An internet search revealed that German privacy laws are much stricter than those in the U.S. Simply put, you are not allowed to publish a photo of anyone without their permission. Okay, but what about general street photography and photos taken with my phone not obviously intended for publication? In the U.S., when shooting for a newspaper, I've often had people ask me not to use photos I've taken of them, which I'm happy to accommodate, but why were people in Germany so concerned not only that I not use the images for anything but that I show them that I had deleted them from my memory card? After speaking with a few friends in the city I began to get a better idea of what was going on. 

Berlin is a city, which not all that long ago was located right in the middle of communist East Germany. If you lived in the east, you pretty much assumed you were under surveillance; your phone could easily be tapped. Many people in Germany today remember this all to well and are still very suspicious of being photographed. Another photographer I emailed also had this to add: "People in Germany seem especially sensitive right now about having their photos taken -- especially by an American -- since all of the NSA surveillance stuff and recent controversies about Google's unauthorized photos of peoples homes for Google Earth. I think they see it as even more than a civil rights issue; it smacks of colonialism, and as you have probably already noticed, American culture and language have already made big inroads here. Many people greatly resent this American invasion of their cultural space."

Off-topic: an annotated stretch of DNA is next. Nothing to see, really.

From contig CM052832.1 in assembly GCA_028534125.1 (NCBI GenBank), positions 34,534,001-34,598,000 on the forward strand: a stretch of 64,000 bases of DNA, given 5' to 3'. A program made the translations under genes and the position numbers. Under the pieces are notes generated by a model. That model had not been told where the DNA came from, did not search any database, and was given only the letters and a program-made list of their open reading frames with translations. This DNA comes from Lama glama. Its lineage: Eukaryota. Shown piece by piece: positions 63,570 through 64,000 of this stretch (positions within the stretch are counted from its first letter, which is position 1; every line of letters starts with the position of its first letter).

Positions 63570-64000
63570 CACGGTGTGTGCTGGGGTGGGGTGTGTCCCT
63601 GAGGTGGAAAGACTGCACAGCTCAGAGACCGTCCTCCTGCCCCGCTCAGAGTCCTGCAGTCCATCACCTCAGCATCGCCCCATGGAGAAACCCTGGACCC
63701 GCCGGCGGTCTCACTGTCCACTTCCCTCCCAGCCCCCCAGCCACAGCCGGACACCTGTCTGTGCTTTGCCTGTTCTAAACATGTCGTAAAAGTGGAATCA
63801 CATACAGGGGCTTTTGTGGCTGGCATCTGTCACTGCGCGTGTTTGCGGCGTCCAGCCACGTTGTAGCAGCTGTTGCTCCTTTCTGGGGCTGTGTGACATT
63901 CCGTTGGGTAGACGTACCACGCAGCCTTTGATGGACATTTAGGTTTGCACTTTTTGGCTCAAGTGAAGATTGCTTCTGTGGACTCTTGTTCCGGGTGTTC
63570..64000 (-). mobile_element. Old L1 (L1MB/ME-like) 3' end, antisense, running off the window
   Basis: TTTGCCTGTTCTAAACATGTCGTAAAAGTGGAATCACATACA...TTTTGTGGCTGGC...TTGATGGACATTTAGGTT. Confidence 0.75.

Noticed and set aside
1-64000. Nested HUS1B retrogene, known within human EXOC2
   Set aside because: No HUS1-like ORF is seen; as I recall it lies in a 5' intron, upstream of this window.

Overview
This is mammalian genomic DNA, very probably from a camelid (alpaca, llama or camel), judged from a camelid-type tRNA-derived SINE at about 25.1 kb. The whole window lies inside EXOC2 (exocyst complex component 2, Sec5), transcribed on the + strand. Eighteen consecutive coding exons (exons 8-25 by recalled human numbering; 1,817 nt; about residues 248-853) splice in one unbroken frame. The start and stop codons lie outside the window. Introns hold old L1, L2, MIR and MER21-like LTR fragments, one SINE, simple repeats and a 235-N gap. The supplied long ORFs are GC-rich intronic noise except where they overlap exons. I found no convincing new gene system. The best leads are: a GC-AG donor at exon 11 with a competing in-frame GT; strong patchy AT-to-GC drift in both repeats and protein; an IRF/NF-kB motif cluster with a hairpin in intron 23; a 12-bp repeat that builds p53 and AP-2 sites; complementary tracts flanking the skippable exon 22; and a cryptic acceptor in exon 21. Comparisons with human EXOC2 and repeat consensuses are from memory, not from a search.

The problem I then faced was how to continue with my project while still being respectful. In the end decided that I would continue to take photos of people in the subway without their knowledge but that I would then let them know I had done so and ask whether that was ok with them. If not I would offer to delete the photo immediately. This way I could still get the candid images I was after while being respectful of people who didn't want to be photographed. This slowed me down somewhat but worked surprisingly well. Most people didn't mind having their picture used for my project and the few who did seemed happy enough when I offered to delete the images.

Looking at new work

One of the best pieces of advice I received from a professor at BU was to always remember to keep looking at new work, to constantly be looking at work other people are creating as a means to inspire yourself. As I continue my career as a photographer this is a piece of advice I keep coming back to over and over and find that it always helps if I feel like I'm in a slump. There's nothing like looking at an amazing photograph or other work of art to inspire you to get out there and make your own. This past spring I took a trip to DC with my roommate and we spent the entire time wandering through art museums. It was incredibly refreshing and reminded me once again how important it is to take time for these things.

Subway Project

I started working on an iPhone subway project over the past couple months. I love people watching when I'm on the train and the iPhone makes it so much easier to capture moments unobtrusively.